REVIEW: “Albert Nobbs” and the mystery of identity

Unlike The Crying Game, where the sex of a character is a major twist about halfway through, the genders of the characters in Albert Nobbs is not much in doubt: Glenn Close is a big star with above-the-title billing — her butched-up face is the ad campaign. And yet there is just as much mystery here, albeit of a different kind. This is a story of identity that’s almost impenetrable.

Albert (Close) is a gentlemanly servant at a high-end boutique hotel in Ireland. Everyone admires Albert: The women appreciate his respectful demeanor, his male co-workers his work ethic, the boss, Mrs. Baker (Pauline Collins), his reliability. But no one really knows Albert, who lives in a small room in the attic and squirrels away his money and dreams of something else.

But really, Albert doesn’t even know himself. He has been living as a man for decades — who knows how long? — and cannot even remember a time when he (or she) was not Albert. He has become so repressed, he almost doesn’t have a personality anymore.

—  Arnold Wayne Jones

Man up

Glenn Close’s Oscar-nominated role as a gender-bending Irish butler with a secret fuels the fascinating ‘Albert Nobbs’

Glen-Close

HIDDEN LIFE | Glenn Close received her sixth Oscar nomination — alongside nominated co-star Janet McTeer, opposite — playing a gay woman living as a man in turn-of-the-century Ireland in ‘Albert Nobbs.’

Twenty-four hours before The Golden Globes ceremony, where she was in the running for best actress in a drama for Albert Nobbs, Glenn Close is doing some last minute press from her Four Seasons hotel room in Los Angeles. While she ultimately didn’t take home a statuette the next night, Close’s performance is a bona fide winner — and represents “closure and joy” for a passion-project 30 years in the making.

Playing a woman who for decades has camouflaged herself as a man to work as a hotel butler and survive in 19th century Ireland, Close, who also produced and co-wrote the film (and its Globes-nominated, Sinead O’Connor-performed original song, “Lay Your Head Down”), turns in a vulnerable, kindly, enigmatic and multilayered performance — quite literally so, with subtle facial prosthetics to butch up her features. Nobbs also co-stars Janet McTeer as Hubert, a swaggering lesbian whom also poses as a man, and Mia Wasikowska as Helen, a beguiling maid to whom Albert takes a romantic shine.

Albert represents a polar opposite of the role that has come to define Close in recent years: Iron-fisted, manipulative lawyer Patty Hewes on the DirectTV series, Damages, which wraps its fifth and final season this year.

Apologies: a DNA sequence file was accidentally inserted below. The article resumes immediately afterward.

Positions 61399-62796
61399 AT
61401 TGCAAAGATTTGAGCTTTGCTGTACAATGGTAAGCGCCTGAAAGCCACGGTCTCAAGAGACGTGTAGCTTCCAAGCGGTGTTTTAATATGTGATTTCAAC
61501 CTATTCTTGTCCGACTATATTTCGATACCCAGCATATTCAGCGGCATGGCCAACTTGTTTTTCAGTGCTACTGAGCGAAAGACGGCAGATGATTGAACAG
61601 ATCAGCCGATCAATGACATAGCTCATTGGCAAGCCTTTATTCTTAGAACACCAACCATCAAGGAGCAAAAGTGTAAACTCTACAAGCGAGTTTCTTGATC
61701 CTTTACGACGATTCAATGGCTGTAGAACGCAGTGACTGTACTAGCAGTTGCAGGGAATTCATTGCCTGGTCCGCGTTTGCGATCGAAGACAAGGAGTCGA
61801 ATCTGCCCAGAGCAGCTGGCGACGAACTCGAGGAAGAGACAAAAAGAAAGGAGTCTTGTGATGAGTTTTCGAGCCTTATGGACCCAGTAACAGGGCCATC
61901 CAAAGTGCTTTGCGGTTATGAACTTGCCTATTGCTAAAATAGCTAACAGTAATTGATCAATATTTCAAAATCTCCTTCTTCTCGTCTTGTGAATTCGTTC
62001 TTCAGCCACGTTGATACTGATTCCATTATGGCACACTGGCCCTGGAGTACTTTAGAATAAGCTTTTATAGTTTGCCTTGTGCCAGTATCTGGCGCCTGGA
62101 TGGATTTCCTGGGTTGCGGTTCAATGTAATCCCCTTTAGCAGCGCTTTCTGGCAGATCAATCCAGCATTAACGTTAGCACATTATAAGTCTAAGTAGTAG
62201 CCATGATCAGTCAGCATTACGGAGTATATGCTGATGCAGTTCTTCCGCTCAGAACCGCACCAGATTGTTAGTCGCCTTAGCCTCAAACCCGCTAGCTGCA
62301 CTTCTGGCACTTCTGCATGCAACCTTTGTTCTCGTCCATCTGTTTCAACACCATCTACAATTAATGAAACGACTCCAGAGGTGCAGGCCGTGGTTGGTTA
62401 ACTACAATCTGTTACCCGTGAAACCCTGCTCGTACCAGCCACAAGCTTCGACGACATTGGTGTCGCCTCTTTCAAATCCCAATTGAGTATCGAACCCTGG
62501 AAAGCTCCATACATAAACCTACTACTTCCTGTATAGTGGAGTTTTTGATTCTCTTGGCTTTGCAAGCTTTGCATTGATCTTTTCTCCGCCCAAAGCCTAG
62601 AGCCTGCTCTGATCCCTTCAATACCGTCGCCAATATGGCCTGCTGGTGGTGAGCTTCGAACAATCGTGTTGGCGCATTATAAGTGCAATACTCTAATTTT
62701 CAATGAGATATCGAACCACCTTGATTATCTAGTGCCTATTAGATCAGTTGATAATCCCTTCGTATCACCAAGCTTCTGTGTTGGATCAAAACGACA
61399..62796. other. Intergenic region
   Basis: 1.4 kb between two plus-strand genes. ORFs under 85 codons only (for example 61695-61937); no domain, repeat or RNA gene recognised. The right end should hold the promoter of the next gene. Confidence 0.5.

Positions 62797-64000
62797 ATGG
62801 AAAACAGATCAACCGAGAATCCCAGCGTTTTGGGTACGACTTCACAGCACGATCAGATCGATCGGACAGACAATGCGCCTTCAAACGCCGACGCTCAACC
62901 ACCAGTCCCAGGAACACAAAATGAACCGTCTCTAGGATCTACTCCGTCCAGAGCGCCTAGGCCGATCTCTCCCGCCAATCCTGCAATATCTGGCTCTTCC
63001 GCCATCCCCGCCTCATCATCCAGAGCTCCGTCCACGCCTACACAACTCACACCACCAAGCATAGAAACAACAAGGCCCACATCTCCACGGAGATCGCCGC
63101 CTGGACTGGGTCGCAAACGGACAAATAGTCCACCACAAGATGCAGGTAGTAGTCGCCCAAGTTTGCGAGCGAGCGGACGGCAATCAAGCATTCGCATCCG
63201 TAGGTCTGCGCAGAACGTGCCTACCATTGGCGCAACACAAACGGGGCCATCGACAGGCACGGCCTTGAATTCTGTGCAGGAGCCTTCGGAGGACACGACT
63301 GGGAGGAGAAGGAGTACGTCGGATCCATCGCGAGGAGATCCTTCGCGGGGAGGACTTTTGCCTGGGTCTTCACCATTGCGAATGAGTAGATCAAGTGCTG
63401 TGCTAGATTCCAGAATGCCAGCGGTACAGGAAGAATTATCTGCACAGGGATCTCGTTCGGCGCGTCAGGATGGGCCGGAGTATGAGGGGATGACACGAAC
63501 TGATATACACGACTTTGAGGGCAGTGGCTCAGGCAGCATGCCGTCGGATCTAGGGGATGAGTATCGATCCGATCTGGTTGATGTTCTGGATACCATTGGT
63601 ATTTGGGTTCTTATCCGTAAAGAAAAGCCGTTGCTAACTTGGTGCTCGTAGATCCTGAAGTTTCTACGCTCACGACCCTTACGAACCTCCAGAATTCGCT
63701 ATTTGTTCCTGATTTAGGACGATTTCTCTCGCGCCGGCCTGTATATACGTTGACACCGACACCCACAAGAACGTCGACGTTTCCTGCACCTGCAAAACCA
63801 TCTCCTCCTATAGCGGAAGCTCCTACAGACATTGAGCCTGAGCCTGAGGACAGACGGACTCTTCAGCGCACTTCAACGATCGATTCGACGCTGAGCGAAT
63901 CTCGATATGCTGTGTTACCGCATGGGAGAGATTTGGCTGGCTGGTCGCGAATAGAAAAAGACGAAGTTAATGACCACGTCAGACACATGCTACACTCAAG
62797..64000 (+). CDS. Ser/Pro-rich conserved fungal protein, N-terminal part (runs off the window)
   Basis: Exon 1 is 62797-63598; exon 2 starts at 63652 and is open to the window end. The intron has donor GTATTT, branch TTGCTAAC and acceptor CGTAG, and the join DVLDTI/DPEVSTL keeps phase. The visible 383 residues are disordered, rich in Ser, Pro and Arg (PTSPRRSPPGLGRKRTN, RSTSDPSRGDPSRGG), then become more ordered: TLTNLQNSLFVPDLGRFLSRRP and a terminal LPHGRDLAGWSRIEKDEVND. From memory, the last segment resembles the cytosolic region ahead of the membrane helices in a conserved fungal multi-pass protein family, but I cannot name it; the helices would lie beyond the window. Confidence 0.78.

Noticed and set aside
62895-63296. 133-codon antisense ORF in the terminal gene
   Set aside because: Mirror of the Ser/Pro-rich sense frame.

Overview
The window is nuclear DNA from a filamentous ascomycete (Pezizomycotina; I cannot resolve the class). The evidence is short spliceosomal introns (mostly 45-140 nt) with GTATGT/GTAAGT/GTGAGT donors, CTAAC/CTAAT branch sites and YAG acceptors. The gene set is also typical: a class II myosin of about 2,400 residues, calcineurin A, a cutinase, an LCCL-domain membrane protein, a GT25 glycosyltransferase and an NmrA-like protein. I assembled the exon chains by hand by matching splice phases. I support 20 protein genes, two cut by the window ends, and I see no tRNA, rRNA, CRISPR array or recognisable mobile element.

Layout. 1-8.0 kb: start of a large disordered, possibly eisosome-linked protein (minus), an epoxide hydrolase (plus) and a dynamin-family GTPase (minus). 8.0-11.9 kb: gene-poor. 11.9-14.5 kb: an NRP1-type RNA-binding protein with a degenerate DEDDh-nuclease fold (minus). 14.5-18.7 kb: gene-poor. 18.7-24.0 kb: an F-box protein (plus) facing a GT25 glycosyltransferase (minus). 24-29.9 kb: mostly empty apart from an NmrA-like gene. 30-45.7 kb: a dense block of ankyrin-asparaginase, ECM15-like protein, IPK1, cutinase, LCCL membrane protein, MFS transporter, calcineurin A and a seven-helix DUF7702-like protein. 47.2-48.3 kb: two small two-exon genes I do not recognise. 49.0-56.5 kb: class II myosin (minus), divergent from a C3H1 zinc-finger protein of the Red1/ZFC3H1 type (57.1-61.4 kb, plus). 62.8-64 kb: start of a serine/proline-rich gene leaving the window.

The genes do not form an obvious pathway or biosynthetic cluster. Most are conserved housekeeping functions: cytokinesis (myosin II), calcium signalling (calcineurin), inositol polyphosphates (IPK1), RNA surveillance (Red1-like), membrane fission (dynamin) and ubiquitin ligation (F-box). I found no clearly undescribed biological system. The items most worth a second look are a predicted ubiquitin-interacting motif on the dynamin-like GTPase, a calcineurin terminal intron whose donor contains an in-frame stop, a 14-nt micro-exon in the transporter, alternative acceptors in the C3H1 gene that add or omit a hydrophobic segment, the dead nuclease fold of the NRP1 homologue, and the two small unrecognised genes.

Via telephone — before she learned of her Oscar nomination earlier this week — Close discussed gender-bending, wrapping up Damages, and a whole bunch of queer stuff.

— Lawrence Ferber

Albert Nobbs is now playing at the Angelika Film Center Mockingbird Station.

Dallas Voice: You first played Albert Nobbs in a 1982 off-Broadway production of the play and have toiled for years to bring a film version to screen. Do awards matter to you, both for this performance specifically and in general?  Glenn Close: In what way? It sounds kind of disingenuous when I talk like this, but I honestly think that you’re almost a winner when you’re nominated and the whole craziness around who wins and doesn’t win I just can’t buy into. For the winner, yes, it’s wonderful, and it would be wonderful to win everything, particularly because this is the most I have been invested [in a film] and it was an incredible journey for me. But the journey itself had great closure and was challenging and satisfying in every way. So I don’t feel like awards would change that. Of course, I would love for a lot of people to see it. That’s where the nominations are very helpful.

ALBN-GClose-JMcTeerWere you a fan of movies about gender-bending characters, like Yentl and Victor Victoria, before Nobbs?  Yeah. I remember seeing Yentl onstage with Tovah Feldshuh [in the 1970s]. It blew me away. But those were different from Nobbs. What was really important to us was to make the characters in the movie not seem oblivious for thinking this character is a man. I wasn’t convinced that Julie Andrews was a man, and I don’t think necessarily that Barbra Streisand was the most convincing of men. It was very important for us to be authentic and find ways of subtly changing Janet’s and my faces so that would be believable to the people within the story.

Did you and Janet have some fun with it when you were in your male drag?  Yeah. Janet accosted Brendan Gleeson, whom she’d played opposite as Lady Churchill in the HBO series Into the Storm, and he didn’t have any idea who she was! I tell you, it would have been fun to get all duded-up and walk through Dublin. But I just didn’t have time to. I liked being Albert. I liked surprising myself every time I passed a mirror, and to be on the set looking like a guy is different from just acting.

The scene in which Janet’s character Hubert, whom Albert initially thinks is a biological man, catches her and realizes she’s a woman is so painful. Albert looks so scared. Was that a tough scene for you to act?  No. I just had to think of how dire it would be for Albert if she was discovered and thrown out. She thinks her life is over and wouldn’t have a job. I think one of the hardest scenes for me was when I asked Helen out for a walk for the first time, because I didn’t know what to do with my face. Albert is starting to look up more than she ever had, but it’s still not comfortable for her to look into people’s eyes. The tricky thing about the whole part was the dilemma of somebody who has been stoic and behind a mask all those years — how much does she show on her face as she starts to look up and out at the world again?